Thursday, September 24, 2009

Dear Prudence: Managing Social Media Engagement

After a sloppy and lackluster performance against a marginal competitor the Washington Redskins trudged off the field to a cascade of boos from disgruntled fans. I can only imagine what rookie defensive player Robert Henson thought of this serenade of disapproval.

Actually, I don’t need to speculate at all. Henson tweeted his views more than 50 times after the game to his 1,200 followers.

“All of you fake half hearted Skins fans can…I won’t go there,” he wrote. “But I dislike you very strongly, don’t come to Fed Ex (field) to boo dim wits.”

That gem was followed with this rant, “The question is who are you to say you know what’s best for the team and you work 9 to 5 at McDonalds.”

The next day the Redskins PR staff trotted a sheepish Henson out in front of the local media to apologize. The damage had been done though as the candor of Henson’s tweets made it quite clear where he stands on fan relations. (Photo: The Redskins' Robert Henson gets tied up by teammates, as well as by his own tweets.)

While this incident can be chalked up to the immaturity of a rookie athlete, it illustrates the challenge corporate communications executives face managing and tracking the flow of information by employees via social networks.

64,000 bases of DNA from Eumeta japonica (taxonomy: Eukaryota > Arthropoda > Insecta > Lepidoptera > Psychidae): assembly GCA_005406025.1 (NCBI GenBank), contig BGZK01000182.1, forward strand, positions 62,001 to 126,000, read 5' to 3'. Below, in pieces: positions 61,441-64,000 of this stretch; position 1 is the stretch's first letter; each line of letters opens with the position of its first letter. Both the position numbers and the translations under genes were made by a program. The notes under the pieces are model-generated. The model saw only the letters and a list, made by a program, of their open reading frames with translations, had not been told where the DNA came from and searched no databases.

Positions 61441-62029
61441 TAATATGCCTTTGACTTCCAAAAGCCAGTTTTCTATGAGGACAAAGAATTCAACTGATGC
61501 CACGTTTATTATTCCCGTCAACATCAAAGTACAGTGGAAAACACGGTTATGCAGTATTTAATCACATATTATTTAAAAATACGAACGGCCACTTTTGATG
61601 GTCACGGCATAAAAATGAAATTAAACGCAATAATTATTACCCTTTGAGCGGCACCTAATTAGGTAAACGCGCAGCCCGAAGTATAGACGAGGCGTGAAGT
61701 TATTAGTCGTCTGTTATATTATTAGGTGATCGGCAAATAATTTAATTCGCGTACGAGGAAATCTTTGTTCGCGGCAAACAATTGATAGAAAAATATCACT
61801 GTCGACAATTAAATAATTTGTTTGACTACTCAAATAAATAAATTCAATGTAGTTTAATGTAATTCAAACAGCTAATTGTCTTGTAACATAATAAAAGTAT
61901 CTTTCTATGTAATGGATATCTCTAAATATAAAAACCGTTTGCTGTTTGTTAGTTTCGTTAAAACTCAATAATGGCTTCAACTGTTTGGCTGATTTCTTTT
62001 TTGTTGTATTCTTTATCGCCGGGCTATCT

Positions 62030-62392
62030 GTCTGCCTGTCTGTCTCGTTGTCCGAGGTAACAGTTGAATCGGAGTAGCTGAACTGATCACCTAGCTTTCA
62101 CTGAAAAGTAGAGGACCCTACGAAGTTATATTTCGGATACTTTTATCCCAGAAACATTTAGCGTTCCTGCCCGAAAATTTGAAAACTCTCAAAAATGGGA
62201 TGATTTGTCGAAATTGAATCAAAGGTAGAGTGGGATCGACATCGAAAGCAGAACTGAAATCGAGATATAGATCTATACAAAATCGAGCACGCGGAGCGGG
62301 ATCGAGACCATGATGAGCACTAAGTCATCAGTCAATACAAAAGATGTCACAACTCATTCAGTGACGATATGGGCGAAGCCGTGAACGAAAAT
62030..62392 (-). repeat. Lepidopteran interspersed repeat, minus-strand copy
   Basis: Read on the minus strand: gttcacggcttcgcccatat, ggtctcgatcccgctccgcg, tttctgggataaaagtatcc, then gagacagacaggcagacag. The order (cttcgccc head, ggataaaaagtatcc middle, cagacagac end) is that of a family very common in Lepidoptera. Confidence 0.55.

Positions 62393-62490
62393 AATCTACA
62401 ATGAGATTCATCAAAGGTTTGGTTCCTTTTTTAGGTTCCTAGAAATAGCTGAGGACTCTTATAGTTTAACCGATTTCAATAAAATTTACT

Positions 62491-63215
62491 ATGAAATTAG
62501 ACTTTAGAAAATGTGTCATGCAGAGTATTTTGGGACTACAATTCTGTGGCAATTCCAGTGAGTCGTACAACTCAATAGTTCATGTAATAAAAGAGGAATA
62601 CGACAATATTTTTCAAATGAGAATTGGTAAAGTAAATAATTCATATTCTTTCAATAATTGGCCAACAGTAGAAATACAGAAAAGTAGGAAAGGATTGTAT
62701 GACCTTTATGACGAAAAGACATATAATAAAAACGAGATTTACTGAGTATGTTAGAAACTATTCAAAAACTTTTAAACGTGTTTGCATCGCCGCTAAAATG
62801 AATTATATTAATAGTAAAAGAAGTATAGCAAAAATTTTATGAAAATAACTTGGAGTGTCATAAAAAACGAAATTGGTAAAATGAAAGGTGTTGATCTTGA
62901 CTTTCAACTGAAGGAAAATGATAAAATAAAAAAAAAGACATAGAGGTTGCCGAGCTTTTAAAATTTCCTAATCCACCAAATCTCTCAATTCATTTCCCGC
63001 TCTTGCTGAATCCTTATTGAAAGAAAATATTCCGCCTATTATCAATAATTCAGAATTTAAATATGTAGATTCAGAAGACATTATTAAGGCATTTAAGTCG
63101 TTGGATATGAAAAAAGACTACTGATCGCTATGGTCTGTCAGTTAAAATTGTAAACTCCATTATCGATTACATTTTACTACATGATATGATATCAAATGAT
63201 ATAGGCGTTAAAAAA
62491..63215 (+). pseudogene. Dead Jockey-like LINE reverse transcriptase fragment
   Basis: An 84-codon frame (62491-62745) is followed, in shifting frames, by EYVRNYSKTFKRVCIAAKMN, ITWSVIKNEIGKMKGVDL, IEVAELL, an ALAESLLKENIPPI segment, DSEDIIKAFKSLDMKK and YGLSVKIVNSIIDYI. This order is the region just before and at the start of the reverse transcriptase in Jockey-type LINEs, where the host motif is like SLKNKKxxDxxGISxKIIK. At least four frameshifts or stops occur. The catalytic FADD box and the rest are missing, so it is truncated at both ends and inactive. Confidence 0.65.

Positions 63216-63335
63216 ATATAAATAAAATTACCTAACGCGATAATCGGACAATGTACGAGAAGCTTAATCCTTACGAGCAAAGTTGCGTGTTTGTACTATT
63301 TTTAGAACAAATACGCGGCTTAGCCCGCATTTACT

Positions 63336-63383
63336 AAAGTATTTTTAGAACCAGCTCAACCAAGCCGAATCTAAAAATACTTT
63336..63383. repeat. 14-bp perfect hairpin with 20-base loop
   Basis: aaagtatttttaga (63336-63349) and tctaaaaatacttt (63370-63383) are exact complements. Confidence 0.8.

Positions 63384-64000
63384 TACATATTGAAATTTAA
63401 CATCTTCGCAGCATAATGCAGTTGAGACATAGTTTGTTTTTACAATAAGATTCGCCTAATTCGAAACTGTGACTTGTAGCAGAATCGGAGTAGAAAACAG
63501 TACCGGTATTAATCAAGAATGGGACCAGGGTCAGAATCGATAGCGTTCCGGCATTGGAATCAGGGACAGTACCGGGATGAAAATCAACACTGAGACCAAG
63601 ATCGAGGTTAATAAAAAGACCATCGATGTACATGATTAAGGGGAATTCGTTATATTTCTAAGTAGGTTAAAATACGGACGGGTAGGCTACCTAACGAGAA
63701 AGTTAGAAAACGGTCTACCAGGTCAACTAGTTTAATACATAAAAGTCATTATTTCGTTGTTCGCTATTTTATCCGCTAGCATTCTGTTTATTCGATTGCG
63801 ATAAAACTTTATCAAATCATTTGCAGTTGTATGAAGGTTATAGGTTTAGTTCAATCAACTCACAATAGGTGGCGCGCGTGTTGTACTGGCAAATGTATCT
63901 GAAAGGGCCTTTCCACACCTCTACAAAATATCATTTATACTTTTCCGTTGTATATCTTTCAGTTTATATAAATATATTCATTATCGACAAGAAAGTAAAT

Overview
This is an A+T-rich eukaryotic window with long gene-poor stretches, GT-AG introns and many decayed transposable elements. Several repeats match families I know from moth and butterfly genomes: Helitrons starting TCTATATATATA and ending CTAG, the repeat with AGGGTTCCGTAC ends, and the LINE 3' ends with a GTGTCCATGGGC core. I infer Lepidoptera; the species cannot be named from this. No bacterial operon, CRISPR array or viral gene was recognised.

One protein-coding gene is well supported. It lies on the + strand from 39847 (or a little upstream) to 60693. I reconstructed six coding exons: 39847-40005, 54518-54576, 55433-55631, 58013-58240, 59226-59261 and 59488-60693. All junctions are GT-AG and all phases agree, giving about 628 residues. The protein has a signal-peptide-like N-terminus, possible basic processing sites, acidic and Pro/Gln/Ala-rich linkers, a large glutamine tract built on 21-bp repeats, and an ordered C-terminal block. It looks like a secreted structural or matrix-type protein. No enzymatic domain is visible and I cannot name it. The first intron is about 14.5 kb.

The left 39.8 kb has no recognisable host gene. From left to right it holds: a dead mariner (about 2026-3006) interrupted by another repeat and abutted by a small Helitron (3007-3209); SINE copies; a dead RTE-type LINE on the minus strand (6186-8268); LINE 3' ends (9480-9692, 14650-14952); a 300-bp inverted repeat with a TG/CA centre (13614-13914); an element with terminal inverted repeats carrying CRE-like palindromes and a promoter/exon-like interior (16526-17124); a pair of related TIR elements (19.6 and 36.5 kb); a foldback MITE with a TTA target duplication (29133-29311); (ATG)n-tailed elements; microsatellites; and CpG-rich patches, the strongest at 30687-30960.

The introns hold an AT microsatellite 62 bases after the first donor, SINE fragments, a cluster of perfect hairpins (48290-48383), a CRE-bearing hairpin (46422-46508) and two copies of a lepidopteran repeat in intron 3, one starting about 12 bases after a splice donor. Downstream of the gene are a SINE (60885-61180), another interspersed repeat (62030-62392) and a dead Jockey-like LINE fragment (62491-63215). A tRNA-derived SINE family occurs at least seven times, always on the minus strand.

There is just so much on the line when it comes to inappropriate disclosure. Consider the public company that violates SEC rules through an inadvertent tweet about a major contract win. Or the private firm that undermines its relationship with a key partner because of a critical blog comment from a mid-level employee.

An adverse consequence of social media activity can also be more subtle. Recently, I identified a new business opportunity after noting a competitor had connected with the newly hired VP of Marketing of a local technology company on LinkedIn.

My alleged touch base call to the marketing lead was met with a “perfect timing…we have just started evaluating public relations firms” response.

In no way am I advocating that companies slam the lid on the social media activities of its employees. When executed in a well defined and measured approach, the measurable ROI of social media is too significant.

Yet, like most aspects of business in today’s ultra-competitive and litigious environment, prudence must be practiced. Here is the counsel we offer to clients:

1. Set a firm organization-wide policy for social media activity, including what can be shared via an employee’s personal interaction. Incorporate these expectations in all human resource materials and consistently remind staff of their responsibilities.

2. Monitor employee activity on a daily basis, along with references to the company. I realize this comes off as a tad big brother-ish, yet (again) the liability of inappropriate disclosure (even when accidental) can be crushing.

Ronald Reagan said it best when referring to Soviet relations in the 1980s, “Trust, but verify.”

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